One of the major reasons often touted for sourcing local -- from retail to manufacturing -- is green. Locally transported goods have a lower environmental footprint -- fewer Co2 emissions are released in the movement of goods and consumption of natural resources (e.g., oil) is also reduced. Local sourcing has the added benefit of reducing supply chain complexity and risk. But there are other reasons to look to local sourcing beyond green and risk reduction. A recent article in Super Market News explains why -- and its rationale works across the retail sector. According to the story, “local sourcing doesn't always boost the environment or food safety, but it's a proven method of improving customer loyalty, itself one of the biggest retailer goals.”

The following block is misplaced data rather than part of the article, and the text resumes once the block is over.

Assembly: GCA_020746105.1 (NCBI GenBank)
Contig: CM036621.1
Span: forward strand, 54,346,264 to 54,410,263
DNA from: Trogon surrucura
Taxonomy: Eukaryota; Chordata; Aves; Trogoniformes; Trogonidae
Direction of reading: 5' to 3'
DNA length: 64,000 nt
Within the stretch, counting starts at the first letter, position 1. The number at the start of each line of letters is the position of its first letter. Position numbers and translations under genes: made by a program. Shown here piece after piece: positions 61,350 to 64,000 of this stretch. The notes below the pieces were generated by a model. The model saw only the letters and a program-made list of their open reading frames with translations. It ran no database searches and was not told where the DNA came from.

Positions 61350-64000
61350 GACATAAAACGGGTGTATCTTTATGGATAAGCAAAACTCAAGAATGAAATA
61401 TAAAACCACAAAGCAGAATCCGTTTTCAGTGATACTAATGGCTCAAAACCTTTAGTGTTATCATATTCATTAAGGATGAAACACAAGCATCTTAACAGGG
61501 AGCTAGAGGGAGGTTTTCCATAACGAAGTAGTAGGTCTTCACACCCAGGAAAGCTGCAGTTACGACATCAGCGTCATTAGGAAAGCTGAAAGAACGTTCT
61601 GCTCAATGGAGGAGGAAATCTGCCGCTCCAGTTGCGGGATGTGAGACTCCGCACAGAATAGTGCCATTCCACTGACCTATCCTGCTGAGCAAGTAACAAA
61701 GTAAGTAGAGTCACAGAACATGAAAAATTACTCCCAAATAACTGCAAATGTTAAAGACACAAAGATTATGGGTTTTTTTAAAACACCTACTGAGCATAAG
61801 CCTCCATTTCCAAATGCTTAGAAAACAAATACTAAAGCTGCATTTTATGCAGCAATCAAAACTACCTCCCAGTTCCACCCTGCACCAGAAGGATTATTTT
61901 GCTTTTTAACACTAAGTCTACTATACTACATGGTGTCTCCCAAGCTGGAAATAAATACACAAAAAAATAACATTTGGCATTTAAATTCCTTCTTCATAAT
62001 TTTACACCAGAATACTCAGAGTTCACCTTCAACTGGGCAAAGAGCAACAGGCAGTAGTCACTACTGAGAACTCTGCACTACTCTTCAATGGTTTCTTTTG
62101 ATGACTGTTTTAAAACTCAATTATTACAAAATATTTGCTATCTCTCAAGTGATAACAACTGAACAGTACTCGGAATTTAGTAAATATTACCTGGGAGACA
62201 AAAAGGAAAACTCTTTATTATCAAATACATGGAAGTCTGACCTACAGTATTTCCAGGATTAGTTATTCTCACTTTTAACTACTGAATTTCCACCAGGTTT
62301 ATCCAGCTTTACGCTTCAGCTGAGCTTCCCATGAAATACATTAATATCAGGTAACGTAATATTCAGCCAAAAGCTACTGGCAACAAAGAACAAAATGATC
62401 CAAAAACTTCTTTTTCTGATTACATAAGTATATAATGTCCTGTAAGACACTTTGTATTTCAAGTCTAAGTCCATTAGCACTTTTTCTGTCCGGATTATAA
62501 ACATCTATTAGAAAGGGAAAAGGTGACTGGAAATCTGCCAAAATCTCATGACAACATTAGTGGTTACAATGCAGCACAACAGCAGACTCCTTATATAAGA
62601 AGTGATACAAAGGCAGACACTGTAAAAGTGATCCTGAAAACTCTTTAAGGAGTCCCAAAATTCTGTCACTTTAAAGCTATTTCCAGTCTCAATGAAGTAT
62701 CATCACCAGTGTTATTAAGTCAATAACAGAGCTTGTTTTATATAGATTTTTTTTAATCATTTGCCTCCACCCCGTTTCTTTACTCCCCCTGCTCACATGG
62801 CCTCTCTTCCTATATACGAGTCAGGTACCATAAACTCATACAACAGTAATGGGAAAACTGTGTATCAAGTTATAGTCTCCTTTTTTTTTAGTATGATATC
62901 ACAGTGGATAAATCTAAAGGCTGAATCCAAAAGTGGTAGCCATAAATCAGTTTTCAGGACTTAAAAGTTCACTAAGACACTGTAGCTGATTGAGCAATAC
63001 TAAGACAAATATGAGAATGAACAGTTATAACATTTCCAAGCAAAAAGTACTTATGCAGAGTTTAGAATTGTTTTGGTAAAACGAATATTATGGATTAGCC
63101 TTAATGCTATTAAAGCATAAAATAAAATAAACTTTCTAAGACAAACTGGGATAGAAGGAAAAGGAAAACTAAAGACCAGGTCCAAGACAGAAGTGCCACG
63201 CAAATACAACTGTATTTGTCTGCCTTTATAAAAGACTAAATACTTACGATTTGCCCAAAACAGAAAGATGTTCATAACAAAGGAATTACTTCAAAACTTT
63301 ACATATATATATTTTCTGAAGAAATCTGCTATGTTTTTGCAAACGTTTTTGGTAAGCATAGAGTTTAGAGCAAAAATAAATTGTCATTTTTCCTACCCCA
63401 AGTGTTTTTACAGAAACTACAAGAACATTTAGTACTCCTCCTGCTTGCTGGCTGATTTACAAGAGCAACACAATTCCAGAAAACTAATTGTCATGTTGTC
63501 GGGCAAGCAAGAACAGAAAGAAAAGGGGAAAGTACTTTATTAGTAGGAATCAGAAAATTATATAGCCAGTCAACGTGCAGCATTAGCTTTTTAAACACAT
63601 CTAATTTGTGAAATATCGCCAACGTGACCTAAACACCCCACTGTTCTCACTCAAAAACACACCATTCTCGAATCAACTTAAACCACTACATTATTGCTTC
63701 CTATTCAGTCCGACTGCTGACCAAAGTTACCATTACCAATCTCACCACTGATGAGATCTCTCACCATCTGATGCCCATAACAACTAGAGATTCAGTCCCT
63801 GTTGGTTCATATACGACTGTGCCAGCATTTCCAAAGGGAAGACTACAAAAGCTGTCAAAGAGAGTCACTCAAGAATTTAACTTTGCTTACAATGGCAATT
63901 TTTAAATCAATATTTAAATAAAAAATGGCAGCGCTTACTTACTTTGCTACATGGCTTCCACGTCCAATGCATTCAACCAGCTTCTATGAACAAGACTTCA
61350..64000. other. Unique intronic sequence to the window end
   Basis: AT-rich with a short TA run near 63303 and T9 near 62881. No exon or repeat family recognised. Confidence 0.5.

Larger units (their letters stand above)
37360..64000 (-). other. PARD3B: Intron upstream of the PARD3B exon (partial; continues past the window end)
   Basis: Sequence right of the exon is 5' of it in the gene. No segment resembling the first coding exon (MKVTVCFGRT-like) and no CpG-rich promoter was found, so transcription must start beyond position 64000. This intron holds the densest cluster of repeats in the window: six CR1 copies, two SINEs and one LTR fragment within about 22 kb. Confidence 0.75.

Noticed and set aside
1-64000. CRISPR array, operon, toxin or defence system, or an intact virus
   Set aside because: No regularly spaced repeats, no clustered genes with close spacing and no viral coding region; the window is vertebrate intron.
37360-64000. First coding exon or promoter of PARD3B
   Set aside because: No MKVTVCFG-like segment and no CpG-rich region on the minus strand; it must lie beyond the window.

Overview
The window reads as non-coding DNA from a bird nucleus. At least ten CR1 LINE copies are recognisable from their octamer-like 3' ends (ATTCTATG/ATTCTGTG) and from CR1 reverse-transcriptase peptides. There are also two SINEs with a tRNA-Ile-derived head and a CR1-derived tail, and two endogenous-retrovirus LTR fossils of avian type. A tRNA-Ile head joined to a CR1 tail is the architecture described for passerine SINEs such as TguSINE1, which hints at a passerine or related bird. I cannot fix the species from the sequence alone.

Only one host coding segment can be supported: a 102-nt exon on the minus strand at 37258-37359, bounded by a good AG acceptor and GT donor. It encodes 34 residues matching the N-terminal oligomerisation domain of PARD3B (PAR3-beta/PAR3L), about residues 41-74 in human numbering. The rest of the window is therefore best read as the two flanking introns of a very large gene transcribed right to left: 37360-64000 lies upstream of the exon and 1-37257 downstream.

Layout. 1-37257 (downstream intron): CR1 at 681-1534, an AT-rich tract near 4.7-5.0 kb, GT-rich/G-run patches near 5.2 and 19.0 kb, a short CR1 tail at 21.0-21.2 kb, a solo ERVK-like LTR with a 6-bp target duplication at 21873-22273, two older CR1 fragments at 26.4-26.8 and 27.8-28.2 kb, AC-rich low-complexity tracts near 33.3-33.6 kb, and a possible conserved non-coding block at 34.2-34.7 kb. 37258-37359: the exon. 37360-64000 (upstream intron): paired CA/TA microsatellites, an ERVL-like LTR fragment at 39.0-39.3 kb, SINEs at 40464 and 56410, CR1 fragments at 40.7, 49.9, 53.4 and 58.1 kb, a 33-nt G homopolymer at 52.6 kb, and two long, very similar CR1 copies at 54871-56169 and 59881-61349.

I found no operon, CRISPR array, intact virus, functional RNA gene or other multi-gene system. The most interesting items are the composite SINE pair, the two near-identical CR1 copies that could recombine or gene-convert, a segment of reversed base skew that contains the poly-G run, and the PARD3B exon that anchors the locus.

Local sourcing does not always have to involve for-sale products. Consider the case of Tops, a local market that was able to tout to customers how it “pumps More Than $20 Million into Local Economy in 2008 Through New Business Partnerships” with local suppliers. This, of course, “is a different type of sourcing than product acquisition, but Tops expects the strategy to enhance its reputation in the community.” And if they do it right, there’s a good chance they’ll save money on a total cost basis or at least break even in the process.
- Jason Busch